1. Upfront Guaranty Fee. All EBL loans are subject to the same upfront guaranty fees as required for 7(a) loans of similar size and maturity. See 13 CFR § 120.220 and SOP 50 10.
    2. Lender’s Annual Service Fee (SBA Ongoing Guaranty Fee). All EBL loans are subject to the same Lender’s annual service fee as required for all 7(a) loans. See 13 CFR § 120.220(f) and SOP 50 10.
    3. Other Fees. In order to ensure that EBL applicants and borrowers are charged only those additional fees reasonably necessary in connection with an EBL loan, SBA published the May 7, 2018 Federal Register Notice (83 FR 19921) modifying the regulation at 13 CFR § 120.221 to permit Lenders to collect only the following:
      1. Lender Fees. A Lender must not impose any fees or direct costs on an EBL applicant or borrower, except for the following:
        1. Application Fee: Lenders may charge an EBL applicant an application fee. The maximum permissible application fee is 2% of the loan amount or $250, whichever is greater. If an application fee is charged, it must be disclosed on SBA Form 159, “Fee Disclosure and Compensation Agreement.” If an undisbursed loan is canceled, the Lender may retain the application fee. The application fee is optional; therefore, a Lender may choose not to collect an application fee.
        2. Late Payment Fee: A late payment fee not to exceed 5 percent of the scheduled EBL loan payment; and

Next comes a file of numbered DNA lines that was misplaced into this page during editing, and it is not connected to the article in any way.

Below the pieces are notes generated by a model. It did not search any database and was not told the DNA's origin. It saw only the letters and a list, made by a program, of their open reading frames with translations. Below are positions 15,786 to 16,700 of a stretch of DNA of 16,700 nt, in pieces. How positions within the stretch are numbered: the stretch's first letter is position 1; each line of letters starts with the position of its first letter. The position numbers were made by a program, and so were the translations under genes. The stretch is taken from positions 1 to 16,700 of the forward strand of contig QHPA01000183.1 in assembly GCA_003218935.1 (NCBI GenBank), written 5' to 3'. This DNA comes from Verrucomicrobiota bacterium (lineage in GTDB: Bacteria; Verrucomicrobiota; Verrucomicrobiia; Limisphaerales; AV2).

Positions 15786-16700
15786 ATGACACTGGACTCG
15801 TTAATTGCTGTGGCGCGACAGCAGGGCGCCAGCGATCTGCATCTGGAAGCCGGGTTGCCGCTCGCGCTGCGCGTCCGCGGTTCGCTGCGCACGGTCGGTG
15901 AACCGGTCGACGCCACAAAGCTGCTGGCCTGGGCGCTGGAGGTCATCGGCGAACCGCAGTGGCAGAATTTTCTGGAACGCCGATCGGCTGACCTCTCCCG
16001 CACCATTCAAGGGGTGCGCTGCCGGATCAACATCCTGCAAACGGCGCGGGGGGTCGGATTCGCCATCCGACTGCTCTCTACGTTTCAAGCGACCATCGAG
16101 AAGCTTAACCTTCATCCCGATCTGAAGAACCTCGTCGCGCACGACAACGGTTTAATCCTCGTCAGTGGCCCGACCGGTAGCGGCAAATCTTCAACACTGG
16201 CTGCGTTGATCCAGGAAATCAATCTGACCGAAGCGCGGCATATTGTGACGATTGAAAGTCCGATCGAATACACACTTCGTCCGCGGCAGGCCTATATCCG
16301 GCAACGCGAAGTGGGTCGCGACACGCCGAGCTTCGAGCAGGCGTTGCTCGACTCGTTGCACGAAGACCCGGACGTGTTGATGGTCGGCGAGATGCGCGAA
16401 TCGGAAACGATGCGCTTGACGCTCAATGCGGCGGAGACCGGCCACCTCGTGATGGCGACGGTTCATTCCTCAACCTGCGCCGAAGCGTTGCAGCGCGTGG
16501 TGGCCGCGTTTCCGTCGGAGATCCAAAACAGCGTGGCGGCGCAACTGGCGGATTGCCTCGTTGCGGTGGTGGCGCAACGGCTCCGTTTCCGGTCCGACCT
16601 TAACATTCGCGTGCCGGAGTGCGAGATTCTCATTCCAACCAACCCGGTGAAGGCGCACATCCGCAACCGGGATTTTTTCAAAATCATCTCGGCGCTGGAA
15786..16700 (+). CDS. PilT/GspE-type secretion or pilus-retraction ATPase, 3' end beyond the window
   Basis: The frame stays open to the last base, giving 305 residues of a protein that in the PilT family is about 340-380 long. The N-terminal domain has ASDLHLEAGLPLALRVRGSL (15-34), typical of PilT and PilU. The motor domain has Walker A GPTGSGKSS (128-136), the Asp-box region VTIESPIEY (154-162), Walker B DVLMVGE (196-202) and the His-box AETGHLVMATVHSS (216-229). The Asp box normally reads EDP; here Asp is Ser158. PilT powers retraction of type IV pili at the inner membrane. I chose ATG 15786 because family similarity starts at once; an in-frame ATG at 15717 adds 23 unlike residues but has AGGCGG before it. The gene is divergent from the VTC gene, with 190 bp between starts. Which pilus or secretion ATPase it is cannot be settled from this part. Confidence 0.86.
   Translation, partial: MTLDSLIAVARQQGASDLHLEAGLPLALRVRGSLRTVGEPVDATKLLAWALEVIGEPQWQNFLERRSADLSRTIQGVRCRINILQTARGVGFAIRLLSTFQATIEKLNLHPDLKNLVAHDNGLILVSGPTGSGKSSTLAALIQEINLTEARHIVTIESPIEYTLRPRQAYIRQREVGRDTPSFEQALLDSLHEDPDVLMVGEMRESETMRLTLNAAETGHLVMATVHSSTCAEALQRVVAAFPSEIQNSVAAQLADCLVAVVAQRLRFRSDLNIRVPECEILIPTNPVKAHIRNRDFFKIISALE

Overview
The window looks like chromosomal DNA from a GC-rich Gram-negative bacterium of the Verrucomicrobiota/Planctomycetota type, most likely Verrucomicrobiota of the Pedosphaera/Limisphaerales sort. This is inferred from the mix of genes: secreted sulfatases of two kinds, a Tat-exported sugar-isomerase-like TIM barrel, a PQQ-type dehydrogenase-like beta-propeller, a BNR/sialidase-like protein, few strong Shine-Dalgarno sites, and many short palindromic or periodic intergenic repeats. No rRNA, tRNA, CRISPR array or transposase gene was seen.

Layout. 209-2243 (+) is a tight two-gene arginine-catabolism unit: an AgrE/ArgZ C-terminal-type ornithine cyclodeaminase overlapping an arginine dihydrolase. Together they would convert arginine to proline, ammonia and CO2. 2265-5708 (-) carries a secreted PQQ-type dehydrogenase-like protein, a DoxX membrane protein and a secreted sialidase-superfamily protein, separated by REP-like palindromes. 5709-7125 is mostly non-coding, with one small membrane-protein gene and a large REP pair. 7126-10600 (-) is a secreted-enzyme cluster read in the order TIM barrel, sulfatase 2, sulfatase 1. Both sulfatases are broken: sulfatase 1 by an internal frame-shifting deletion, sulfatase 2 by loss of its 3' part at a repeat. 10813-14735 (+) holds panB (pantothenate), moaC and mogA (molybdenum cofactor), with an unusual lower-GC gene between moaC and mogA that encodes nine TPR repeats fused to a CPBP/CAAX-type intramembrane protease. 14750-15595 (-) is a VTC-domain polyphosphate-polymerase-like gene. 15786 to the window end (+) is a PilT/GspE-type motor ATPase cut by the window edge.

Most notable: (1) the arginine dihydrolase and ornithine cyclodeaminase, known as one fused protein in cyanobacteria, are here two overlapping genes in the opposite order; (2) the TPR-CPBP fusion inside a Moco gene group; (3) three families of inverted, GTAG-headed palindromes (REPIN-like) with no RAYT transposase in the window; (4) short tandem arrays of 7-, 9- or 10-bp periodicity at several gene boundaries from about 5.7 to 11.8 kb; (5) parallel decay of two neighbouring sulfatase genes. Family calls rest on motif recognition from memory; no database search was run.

3. Liquidation Costs: The reasonable direct costs of liquidation.
      2. Prohibition on all other fees and charges, including by loan packagers, referral agents or brokers. Except as permitted in K.3.a) above, no other fee or costs may be charged to an EBL applicant or borrower by the Lender or any third party in connection with an EBL loan, including any referral fee, broker’s fee or similar fee. Because an existing banking relationship is a requirement for an EBL loan, there is no need for either the applicant or the Lender to pay a referral fee, broker’s fee, or similar fee in connection with an EBL loan.
  12. Collateral. The SBA Express collateral policy applies to EBL loans. Because the maximum amount of an EBL loan is $25,000, Lenders are not required to take collateral for EBL loans.

 

The EBL program also provides for a streamlined underwriting process and screening process by the SBA Express Lender.  The EBL Borrower may be required to pay the EBL loan in part or in full if the borrower is approved for long terms disaster funding that allows loan proceeds to be used for EBL loan reimbursement.  First disbursement of loan proceeds usually occurs within 45 days of the Lenders’ receipt of the SBA loan number and must occur no later than 90 days from that date.